1The LCD states: “The signs or symptoms that justify peripheral nerve blocks should be resolved after one to three injections at a specific site. Injections beyond three in a six month period will be denied.” Patients that receive peripheral nerve blocks have typically failed many other therapies, and are often using a peripheral nerve block as a last resort. Peripheral nerve blocks are not curative; rather, they can provide ongoing maintenance for a patient suffering from a chronic disease. We believe coverage for peripheral nerve blocks should not be limited to three injections at a specific site, as this type of therapy may be the only form of relief for a patient depending upon their specific situation. With a limitation in the number of peripheral nerve blocks for patients suffering from a chronic disease, we expect patient emergency department visits and hospitalizations to increase due to the lack of this effective treatment. The goal is to provide the least costly and least restrictive care for this patient population. An additional goal of our chronic pain programs is to limit the level of opioid medication as much as possible, due to national concerns about opioid misuse. Peripheral nerve blocks for patients suffering from a chronic disease is an important tool for many to be able to limit or eliminate chronic opioid use. We would encourage National Government Services to reconsider limitations on the number of injections a patient may receive.We will add the following language to the first paragraph in the "Limitations" section to read: These blocks should last at least two months in order to be deemed successful. In rare exceptions with appropriate documentation, there is a limit of three blocks per six month period. We have determined the paragraph cited in the comment was duplicative and will be removed.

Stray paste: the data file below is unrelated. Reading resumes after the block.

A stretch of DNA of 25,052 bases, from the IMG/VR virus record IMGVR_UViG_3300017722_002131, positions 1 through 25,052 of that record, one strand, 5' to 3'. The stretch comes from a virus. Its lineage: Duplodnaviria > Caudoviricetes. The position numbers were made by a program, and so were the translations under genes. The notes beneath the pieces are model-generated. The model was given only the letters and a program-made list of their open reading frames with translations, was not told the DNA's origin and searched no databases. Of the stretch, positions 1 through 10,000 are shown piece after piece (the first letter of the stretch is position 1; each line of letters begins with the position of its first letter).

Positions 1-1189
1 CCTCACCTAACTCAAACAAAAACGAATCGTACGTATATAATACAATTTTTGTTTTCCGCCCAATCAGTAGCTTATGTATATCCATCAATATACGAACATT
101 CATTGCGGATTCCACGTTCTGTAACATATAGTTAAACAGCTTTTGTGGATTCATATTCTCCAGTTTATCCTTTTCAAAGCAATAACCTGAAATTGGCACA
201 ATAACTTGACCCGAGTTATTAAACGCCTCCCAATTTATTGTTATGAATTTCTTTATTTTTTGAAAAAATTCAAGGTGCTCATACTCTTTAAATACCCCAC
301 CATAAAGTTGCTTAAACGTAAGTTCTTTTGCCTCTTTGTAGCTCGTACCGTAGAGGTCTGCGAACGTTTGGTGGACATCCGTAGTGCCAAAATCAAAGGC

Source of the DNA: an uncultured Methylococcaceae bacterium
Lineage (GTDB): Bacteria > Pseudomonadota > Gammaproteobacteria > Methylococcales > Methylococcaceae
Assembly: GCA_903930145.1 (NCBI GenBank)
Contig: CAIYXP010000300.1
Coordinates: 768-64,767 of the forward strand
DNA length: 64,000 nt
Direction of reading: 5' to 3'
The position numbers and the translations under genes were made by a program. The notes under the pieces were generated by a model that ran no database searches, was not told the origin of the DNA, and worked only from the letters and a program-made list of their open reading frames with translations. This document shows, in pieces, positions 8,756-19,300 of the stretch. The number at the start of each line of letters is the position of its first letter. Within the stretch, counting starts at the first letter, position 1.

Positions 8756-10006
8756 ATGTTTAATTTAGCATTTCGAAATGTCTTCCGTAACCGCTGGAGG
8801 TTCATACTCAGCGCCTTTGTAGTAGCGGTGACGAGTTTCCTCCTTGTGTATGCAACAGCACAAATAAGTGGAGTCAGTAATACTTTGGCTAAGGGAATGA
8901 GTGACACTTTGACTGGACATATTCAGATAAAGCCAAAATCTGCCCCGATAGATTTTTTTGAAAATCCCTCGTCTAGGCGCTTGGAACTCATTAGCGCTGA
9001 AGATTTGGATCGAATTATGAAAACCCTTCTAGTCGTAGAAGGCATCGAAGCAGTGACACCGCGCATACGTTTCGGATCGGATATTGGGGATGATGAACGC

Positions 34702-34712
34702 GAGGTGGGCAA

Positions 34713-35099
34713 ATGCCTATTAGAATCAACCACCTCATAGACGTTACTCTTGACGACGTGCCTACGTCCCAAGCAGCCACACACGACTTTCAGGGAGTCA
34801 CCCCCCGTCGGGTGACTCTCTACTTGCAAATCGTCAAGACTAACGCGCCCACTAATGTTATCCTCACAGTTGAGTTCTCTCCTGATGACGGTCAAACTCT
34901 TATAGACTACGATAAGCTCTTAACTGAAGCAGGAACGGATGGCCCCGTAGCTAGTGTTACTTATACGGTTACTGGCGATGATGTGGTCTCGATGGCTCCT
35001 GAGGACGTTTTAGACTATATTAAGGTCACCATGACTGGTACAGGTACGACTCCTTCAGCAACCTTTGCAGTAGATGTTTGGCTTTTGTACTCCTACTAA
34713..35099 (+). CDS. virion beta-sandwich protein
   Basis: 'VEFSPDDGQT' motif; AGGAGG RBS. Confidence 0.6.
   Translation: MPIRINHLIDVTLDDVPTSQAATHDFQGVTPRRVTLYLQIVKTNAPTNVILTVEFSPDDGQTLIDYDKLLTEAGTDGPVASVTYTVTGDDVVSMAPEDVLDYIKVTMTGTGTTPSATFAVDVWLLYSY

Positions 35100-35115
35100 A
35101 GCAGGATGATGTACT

2The proposed LCD states, "More than two anatomic sites (e.g., specific nerve, plexus or branch as defined by the CPT code description) injected at any one session will be denied." There are several perioperative situations in which more than two anatomic sites need to be blocked. For example, if a woman is undergoing a mastectomy, bilateral paravertebral blocks need to be performed to provide postoperative analgesia thereby decreasing the dose of postoperative opioids. Given the current opioid epidemic and CDC guidelines for opioids it is imperative that all measures be undertaken to decrease opioid consumptions after surgical procedures. In order to attain adequate post-operative pain relief and spread of the local anesthetic, it may take three levels of injections, which would require billing of 64461 and 64462 twice for the two additional levels. Specifically with paravertebral blocks, the literature indicates that the post-operative pain relief is superior to IV analgesics and it decreases length of stay. In patients who have multiple fractures (e.g. from a motor vehicle accident or trauma) may undergo multiple procedures at once that would necessitate more than two anatomic sites peripheral nerve blocks for post-operative pain relief. Finally with a general medical trend to discharge patients early after surgery more distal peripheral nerve blocks are performed under the guidance of ultrasound to decrease the loss of motor functions and thereby patients to undergo physical therapy and improved outcomes. This is particularly true for patients undergoing orthopedic surgery. Due to the unique situation of perioperative blocks for post-operative pain relief and the need for possible injection of more than two anatomic sites to be blocked, we suggest modification of the language to state "More than two anatomic sites (e.g., specific nerve, plexus or branch as defined by the CPT code description) injected at any one session will be denied except when being used for post-surgical pain control." We will revise the language to read: It is unusual that more than two nerves would need to be blocked at any one session. If more than two nerves are blocked in one session, this may trigger a medical review and the provider must document the medical necessity for more than two blocks in the patient's medical record.